If the paper is withdrawn, Dr. Kennedy said, "There will have to be a retraction statement, and it will have to contain more than we now know about the authors' reasons for retracting it."

He added, "I can't state chapter and verse, but it is more than we have gotten now."

Of the need to obtain the permission of co-authors to retract, Kolata notes:
Ms. Bradford said that despite quite a bit of effort, she and her colleagues had been unable to get even e-mail addresses for all of the authors.
One wonders why Science did not obtain contact information for the co-authors prior to publication. Kolata does not mention the issue raised by co-author Roh that ONLY Hwang and Schatten saw the paper prior to submission to Science. One wonders how the co-authors can give permission to retract something they never saw (and thus could not have reasonably given permission to publish in the first place). Does the submission procedure to Science require the editors of Science to verify co-authors have seen the paper? At least at the USPTO, the Patent Office requires all named inventors to sign a declaration prior to the beginning of patent prosecution.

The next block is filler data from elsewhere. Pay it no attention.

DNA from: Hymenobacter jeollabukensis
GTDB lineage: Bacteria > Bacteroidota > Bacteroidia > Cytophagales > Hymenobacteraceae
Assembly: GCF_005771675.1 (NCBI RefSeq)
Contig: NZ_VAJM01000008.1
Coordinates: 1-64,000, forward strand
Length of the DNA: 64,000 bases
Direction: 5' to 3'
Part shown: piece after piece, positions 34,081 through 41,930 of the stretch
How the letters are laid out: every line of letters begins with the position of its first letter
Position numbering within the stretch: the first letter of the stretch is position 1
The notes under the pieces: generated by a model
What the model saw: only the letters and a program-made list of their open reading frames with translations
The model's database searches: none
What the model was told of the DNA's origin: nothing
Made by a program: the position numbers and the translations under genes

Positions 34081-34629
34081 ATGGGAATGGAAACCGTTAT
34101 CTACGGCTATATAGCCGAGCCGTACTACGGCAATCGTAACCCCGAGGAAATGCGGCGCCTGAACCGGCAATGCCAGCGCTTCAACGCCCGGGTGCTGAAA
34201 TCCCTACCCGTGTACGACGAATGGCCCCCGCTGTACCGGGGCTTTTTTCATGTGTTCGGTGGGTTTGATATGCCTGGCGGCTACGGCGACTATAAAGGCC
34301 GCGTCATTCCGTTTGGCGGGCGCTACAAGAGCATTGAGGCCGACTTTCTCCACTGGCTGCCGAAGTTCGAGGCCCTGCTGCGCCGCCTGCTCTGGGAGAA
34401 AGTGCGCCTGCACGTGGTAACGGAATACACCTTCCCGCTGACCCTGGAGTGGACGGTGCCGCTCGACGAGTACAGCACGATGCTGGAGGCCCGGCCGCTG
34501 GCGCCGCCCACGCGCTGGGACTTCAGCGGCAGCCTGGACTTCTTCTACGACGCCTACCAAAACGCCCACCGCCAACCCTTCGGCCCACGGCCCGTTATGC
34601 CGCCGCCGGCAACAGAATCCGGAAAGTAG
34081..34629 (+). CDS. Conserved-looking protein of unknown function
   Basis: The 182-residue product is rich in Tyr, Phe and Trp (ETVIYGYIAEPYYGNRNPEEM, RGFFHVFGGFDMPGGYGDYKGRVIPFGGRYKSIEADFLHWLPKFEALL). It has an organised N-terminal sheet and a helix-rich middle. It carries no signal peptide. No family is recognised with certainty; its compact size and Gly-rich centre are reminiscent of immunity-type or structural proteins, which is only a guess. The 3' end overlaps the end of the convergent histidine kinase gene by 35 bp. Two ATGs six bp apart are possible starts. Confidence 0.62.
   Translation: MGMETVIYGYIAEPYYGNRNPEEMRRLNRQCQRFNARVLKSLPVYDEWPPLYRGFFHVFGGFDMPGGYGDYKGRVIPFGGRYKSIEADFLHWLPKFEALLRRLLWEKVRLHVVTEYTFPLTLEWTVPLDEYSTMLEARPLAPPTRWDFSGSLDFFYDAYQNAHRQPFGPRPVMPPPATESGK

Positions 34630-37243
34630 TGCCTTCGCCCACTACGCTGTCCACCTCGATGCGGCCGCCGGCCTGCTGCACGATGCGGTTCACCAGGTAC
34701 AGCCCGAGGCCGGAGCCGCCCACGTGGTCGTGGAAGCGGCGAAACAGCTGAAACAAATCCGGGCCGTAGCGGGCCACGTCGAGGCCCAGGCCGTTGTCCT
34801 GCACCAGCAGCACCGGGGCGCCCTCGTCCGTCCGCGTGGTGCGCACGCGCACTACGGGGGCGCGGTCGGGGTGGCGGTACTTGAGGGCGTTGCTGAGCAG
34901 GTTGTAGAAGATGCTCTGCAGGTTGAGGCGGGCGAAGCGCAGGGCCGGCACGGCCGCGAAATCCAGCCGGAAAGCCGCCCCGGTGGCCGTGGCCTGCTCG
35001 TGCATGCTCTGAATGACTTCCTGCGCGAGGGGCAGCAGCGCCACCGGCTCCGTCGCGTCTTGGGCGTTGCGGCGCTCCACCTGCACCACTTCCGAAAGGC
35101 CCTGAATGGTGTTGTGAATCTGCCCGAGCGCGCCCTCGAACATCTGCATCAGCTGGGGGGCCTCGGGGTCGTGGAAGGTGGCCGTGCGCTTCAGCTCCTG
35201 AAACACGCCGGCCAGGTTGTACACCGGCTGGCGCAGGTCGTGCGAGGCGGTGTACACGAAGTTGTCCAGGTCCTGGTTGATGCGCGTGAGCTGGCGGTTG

Of co-authors, Kolata quotes Laurie Zoloth, an ethicist at Northwestern University:

"What we do not understand is how one person could have hoaxed all 24 of the collaborators on the papers - all of whom seemed eager to claim the work as 'our' work at the time," Dr. Zoloth said. "Did we see only what we yearned to see?"

The actual information indicates BOTH Hwang AND Schatten were involved in the writing of the paper. Zoloth seems unaware that co-author Roh complained about not seeing the manuscript before publication.